Unsolicited advice is clearly never of value, but we mothers often have to give it. Even asked for advice is not often worth the words we utter… Like when Marnika, not sure what stage to call it, during middle school, started planning her school outfits at night. Never wanting to be classified in any clique, she dressed like a hippy girl one day and a Goth the next. But the night we always remember was when she masterfully managed down the staircase with the three-inch platform lace-up boots bought in Haight-Ashbury in San Francisco, black vinyl pants from the local vintage store that she had to lie down to zip, a non-descript tank-top that didn’t cover much, and a blond Marilyn wig…This evening she came into the living room as we sat reading from our Edna St. Vincent Millay collection. She stood straight shouldered and asked, “Too slutty?”
Perhaps because we were stunned we did not answer with a direct statement, but with a chorus of rhetorical bumbling, along the lines of, “Ah, well, what exactly were you shooting for?” Can’t say all our parenting moments were quite so ambiguous or had so much costuming to consider, but we do look back on that night and laugh. Not sure if she left in that outfit the next morning or not, because that part of the memory is lost in swirling time, but somewhere along the way we learned a hard lesson with that one: let her find her own way…eventually we even figured the same could be applied to all three children.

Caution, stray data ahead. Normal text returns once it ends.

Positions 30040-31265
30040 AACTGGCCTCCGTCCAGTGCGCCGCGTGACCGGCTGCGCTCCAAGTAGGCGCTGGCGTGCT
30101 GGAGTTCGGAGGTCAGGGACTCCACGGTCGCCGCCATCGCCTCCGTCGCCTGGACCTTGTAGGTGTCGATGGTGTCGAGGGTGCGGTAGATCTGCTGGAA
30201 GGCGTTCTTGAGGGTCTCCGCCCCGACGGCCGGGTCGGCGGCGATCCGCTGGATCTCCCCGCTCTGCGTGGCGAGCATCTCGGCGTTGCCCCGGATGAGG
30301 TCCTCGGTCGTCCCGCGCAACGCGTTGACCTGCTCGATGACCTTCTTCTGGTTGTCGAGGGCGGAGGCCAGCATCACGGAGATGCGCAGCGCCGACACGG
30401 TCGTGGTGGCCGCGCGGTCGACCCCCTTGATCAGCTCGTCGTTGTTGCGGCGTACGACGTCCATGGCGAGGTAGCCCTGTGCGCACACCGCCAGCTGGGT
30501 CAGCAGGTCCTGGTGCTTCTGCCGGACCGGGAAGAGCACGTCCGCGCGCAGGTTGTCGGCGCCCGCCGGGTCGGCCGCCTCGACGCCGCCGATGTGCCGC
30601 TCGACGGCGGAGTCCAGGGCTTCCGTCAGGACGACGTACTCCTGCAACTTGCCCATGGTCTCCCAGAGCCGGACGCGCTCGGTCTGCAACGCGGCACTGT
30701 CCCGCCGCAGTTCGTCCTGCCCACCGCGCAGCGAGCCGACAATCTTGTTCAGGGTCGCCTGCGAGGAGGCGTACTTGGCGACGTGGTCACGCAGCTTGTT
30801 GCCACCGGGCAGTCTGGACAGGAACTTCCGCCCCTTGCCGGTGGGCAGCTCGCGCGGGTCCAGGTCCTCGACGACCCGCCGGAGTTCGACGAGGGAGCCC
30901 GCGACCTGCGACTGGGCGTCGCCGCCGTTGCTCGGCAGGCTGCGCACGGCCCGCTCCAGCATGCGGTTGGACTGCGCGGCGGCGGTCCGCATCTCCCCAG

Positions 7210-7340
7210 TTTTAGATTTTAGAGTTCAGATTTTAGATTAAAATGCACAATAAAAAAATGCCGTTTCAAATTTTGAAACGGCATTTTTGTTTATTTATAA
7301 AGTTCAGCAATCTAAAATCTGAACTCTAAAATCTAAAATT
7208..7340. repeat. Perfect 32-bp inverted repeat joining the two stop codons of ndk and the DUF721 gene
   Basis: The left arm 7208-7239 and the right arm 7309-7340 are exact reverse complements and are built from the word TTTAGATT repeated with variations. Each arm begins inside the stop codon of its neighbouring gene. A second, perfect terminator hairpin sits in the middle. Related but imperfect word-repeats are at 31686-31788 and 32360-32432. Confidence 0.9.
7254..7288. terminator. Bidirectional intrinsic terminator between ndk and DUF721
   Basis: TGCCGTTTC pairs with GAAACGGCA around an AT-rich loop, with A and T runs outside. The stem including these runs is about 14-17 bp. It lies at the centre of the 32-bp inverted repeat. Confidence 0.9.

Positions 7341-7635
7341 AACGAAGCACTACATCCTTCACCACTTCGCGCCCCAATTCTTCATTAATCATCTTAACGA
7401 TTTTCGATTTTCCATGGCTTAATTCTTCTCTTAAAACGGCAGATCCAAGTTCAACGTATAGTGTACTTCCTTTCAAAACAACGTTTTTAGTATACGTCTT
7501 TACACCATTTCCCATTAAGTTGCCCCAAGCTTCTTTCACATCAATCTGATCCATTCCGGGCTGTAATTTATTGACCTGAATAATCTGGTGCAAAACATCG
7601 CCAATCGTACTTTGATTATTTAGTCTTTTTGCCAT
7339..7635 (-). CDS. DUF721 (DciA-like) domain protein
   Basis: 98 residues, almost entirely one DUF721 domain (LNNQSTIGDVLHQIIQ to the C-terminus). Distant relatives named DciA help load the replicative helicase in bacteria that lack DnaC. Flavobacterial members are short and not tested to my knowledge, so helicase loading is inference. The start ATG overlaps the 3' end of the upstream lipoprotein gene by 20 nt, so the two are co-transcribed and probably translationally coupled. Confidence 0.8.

Today as I drove home from a full day at work I scrolled down my favorite contacts list and left a quick voice message for each of my three grown children. Yes, they are grown, all graduated from college and moved away, but still children to me. One did pick up, not that I expected her to mid-work day and all, so I quickly let her to know I loved her, had a good day myself, and was looking forward to our Thanksgiving visit. The two boys got a similar message.
Just let them know they’re loved. No advice if you can help it. Let them know this whenever you can, cause let’s face it, it’s a rough world out there and everyone needs some unconditional love to make it through. For us mothers that comes pretty easily. And while you’re giving them some love, let them know that passion is what will matter at the end of the day, not money, or position, but doing what their passion dictates. You might not want to let them know this if they’re still in middle school spending their evenings plotting their wardrobe, but then again you might. It just might lead them into some crazy career filled with fabric and fashion and fittings…and perhaps, just perhaps loving life.